BGEAH September Conference Program Available

The British Group in Early American History (BGEAH), "an extra-institutional collective of scholars interested in the early modern Atlantic world," will hold its 2011 conference at the University of Kent in Canterbury, UK, on September 9-11. The theme is "The Growing Daughter: Economies and Cultures in the Development of Early America, 1600-1820." The program , now available on the BGEAH website, features keynote addresses by Cathy Matson , professor of history at the University of Delaware and director of the Program in Early American Economy and Society at the Library Company of Philadelphia, and by Philip D. Morgan , Harry C. Black Professor of History at Johns Hopkins University. Professor Matson will speak on "Local Subjects, Global Themes: Recent Refashioning of Colonial North American Economic History"; Professor Morgan will address "Slavery and Antislavery: The Caribbean Perspective."    Please see the BGEAH conference page for

CFP: European Association for Urban History

The European Association for Urban History (EAUH) will hold its next annual conference in Prague from August 29 to September 1, 2012. The theme will be "Cities & Societies in Comparative Perspective." The program committee has posted the list of session topics and descriptions, and scholars are encouraged to propose papers that fit within a specific session. Readers will find several topics that relate to economic history, urban trade and commercial networks, and other subjects of potential interest. Submissions should be made using the on-line system, following the instructions provided. All paper proposals must be received by October 1, 2011 .

Conference: Consumption and Standards of Living

The Economic History Society and the Social History Society are co-sponsoring an international workshop on "Consumption and Standards of Living since the Eighteenth Century: Economic History, Social History, Cultural History," to be held at the University of Huddersfield on September 13, 2011. The full conference booklet , containing the program and paper abstracts, is now available on-line. In addition to multiple sessions, the conference will feature an opening address by Ian Gazeley, Professor of Economic History, University of Sussex, on "Standards of consumption, real incomes and nutrition in Britain, 1900-1940," and a closing talk by Jon Stobart, Professor of History, University of Northampton, on "Elite consumption in eighteenth-century England: fashion, status and personal preference." Registration information can be found on the Huddersfield website. Questions should be directed to the organizer, Dr. Paul Atkinson, at .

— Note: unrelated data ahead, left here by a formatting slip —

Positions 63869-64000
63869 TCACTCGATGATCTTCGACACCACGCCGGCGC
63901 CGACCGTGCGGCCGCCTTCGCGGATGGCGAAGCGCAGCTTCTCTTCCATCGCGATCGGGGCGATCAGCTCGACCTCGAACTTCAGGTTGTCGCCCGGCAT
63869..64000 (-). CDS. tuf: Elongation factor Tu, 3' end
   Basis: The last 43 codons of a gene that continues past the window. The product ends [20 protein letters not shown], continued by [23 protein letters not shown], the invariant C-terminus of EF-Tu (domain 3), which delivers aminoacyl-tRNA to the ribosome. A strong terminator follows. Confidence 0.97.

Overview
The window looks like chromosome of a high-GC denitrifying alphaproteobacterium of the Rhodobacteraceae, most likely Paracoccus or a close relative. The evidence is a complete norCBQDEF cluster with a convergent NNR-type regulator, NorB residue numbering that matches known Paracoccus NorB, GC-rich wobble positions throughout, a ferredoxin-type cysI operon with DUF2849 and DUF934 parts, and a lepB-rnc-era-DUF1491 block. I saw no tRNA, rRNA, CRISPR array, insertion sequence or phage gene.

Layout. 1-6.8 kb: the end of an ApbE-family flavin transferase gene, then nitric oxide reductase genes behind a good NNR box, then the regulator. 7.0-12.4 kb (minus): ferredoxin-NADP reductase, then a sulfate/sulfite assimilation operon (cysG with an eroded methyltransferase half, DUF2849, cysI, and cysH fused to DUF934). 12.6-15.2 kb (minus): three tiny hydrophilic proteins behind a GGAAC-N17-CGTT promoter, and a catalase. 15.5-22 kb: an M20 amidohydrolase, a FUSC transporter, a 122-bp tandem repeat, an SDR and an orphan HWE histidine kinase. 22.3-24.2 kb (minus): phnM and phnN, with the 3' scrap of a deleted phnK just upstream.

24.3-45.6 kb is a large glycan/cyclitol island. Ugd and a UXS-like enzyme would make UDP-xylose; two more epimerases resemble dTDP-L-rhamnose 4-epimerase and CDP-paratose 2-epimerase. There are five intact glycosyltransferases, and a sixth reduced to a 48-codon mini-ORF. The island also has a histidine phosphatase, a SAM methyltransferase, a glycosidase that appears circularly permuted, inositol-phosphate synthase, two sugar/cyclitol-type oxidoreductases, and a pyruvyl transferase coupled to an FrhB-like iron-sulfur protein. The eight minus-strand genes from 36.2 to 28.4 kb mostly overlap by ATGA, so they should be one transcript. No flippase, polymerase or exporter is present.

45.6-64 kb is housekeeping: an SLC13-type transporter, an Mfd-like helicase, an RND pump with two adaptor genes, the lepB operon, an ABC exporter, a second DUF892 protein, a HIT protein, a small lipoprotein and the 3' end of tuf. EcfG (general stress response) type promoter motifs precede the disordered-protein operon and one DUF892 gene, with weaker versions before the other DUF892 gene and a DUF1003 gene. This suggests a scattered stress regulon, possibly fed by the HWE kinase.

Digital Resource: John Johnson Collection at the Bodleian Library

The Bodleian Library at the University of Oxford has a number of on-line exhibits of interest to business and economic historians. Perhaps most relevant is " A Nation of Shopkeepers : Trade Ephemera from 1654 to the 1860s in the John Johnson Collection." Images include a wide range of trade cards, bill heads, advertisements, and other ephemera related to trade in the period.    A second exhibit also draws on the John Johnson collection. The "Toyota City Imaging Project" provides access to over 1,200 images focusing on motoring and transport. One can browse the whole database or narrow the selection by type of transport--trams, cars, air travel, bicycles, carts, ships, railroads, and carriages.    Interested readers can find more about the John Johnson collection here (including search options). A huge selection of the Johnson materials have been digitized and licensed to ProQuest; these items are available freely to educational institutions and libraries in